Tree of Jesse Iconography in Northern Europe in the Fifteenth and Sixteenth Centuries

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Susan L. Green
Routledge Research in Art and Religion
  • New York, NY: 
    , October
     244 pages.
     For other formats: Link to Publisher's Website.


This book is the first detailed investigation to focus on the late medieval use of Tree of Jesse imagery, traditionally a representation of the genealogical tree of Christ. In northern Europe, from the mid-fifteenth to the early sixteenth centuries, it could be found across a wide range of media. Yet, as this book vividly illustrates, it had evolved beyond a simple genealogy into something more complex, which could be modified to satisfy specific religious requirements. It was also able to function on a more temporal level, reflecting not only a clerical preoccupation with a sense of communal identity, but a more general interest in displaying a family’s heritage, continuity and/or social status. It is this dynamic and polyvalent element that makes the subject so fascinating.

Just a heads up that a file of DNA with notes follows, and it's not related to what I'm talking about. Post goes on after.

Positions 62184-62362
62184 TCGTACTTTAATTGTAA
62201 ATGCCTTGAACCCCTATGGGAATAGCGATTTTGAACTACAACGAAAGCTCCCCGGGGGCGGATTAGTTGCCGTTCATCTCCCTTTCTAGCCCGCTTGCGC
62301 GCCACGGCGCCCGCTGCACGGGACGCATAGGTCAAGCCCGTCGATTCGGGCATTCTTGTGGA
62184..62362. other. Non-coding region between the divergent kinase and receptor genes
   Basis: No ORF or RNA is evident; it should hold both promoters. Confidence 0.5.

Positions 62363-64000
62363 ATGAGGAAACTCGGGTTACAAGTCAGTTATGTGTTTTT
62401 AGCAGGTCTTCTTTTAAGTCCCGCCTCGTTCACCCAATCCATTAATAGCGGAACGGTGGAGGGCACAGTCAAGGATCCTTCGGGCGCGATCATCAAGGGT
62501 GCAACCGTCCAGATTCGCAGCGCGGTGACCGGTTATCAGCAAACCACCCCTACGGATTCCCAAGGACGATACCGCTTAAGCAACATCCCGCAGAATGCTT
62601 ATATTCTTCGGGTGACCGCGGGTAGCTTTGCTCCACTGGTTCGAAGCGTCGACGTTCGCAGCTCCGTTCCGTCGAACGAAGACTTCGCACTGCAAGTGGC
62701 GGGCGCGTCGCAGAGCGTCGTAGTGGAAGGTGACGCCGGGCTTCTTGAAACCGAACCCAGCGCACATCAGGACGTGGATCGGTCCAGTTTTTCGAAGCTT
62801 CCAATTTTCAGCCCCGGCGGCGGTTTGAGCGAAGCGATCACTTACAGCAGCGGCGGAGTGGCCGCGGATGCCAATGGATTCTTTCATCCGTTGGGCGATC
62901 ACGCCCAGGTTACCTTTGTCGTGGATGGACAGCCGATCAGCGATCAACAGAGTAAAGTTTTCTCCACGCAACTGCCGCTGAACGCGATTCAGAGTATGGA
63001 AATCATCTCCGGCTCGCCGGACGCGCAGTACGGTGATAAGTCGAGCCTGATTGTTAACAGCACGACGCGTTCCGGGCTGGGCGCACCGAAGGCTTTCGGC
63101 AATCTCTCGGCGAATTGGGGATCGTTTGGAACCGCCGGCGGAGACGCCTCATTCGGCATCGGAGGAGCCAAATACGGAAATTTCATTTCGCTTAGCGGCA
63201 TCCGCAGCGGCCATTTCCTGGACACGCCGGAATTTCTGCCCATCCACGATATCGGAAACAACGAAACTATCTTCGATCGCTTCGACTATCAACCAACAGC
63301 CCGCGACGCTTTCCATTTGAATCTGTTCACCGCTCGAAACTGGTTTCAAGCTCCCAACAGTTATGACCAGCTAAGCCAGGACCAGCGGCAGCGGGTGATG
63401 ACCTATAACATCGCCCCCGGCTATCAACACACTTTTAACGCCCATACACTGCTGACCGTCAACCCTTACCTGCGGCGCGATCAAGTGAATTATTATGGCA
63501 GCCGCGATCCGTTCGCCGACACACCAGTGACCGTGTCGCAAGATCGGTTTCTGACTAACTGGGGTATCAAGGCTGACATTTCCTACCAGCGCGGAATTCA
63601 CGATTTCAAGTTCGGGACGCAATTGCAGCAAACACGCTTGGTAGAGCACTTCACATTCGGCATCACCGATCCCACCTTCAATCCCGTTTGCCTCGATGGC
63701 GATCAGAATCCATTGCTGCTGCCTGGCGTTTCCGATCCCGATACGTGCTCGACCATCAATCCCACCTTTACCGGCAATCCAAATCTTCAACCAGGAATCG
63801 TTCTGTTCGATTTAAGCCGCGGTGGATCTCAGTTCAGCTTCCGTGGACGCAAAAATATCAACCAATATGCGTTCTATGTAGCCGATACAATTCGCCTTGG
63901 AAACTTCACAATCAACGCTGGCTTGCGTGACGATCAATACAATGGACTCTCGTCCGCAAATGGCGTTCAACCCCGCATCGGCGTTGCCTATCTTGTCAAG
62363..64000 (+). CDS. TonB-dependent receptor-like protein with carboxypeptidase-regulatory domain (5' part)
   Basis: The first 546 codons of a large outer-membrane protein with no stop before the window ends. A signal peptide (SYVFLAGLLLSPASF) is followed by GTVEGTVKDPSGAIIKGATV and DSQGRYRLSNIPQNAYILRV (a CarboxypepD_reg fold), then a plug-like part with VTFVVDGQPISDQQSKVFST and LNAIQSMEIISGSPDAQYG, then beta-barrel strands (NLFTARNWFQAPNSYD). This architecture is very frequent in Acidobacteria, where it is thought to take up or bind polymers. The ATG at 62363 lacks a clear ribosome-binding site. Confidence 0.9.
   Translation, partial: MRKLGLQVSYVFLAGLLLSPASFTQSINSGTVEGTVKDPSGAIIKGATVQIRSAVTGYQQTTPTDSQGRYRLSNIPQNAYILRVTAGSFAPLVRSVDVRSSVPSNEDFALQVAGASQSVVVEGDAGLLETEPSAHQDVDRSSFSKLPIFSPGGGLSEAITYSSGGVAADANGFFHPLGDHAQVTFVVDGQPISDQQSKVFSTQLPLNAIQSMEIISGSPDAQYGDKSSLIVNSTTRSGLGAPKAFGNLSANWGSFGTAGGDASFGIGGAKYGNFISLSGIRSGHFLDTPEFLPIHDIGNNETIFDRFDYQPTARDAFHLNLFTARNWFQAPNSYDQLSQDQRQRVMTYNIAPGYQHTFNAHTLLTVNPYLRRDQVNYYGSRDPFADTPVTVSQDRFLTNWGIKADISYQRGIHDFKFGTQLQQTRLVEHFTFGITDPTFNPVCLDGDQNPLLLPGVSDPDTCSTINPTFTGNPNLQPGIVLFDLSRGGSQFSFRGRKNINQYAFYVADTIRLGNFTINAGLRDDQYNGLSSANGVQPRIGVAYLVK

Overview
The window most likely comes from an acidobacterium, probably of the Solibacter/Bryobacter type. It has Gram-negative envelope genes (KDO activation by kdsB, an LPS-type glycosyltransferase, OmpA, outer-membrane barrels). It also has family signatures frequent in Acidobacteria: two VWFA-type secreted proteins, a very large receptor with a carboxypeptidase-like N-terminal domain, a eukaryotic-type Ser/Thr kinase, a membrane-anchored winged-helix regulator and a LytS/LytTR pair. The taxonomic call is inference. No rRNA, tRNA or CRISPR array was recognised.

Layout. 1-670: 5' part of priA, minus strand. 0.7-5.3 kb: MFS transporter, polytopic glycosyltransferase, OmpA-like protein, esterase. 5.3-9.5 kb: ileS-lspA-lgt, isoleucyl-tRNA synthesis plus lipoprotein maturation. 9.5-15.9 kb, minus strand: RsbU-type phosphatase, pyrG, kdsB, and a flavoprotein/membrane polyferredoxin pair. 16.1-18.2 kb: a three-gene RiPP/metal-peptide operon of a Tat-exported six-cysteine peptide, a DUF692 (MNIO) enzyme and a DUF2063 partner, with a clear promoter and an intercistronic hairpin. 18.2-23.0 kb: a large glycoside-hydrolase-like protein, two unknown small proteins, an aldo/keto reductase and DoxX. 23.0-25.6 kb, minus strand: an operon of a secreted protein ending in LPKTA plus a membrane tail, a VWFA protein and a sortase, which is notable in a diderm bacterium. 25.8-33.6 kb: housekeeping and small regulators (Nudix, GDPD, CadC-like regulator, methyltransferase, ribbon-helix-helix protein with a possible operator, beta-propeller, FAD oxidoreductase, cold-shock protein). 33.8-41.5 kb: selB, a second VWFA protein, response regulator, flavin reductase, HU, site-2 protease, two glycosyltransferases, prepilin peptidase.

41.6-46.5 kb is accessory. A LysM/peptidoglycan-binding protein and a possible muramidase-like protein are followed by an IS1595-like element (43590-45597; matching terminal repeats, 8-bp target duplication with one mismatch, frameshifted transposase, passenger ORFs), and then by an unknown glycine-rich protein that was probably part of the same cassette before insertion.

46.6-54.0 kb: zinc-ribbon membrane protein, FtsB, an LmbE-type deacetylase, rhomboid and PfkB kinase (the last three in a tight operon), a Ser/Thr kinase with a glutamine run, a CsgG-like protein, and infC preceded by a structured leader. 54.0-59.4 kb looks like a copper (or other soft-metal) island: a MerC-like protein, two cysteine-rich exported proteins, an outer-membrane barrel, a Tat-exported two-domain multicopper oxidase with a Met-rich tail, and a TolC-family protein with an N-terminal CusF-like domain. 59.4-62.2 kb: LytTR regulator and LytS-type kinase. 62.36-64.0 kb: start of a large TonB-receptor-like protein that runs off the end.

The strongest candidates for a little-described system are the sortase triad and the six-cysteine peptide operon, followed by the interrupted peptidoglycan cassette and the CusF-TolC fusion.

About the Author(s)/Editor(s)/Translator(s): 

Susan L. Green is Associate Lecturer at the Courtauld Institute of Art and Visiting Lecturer at the New College of the Humanities, London.


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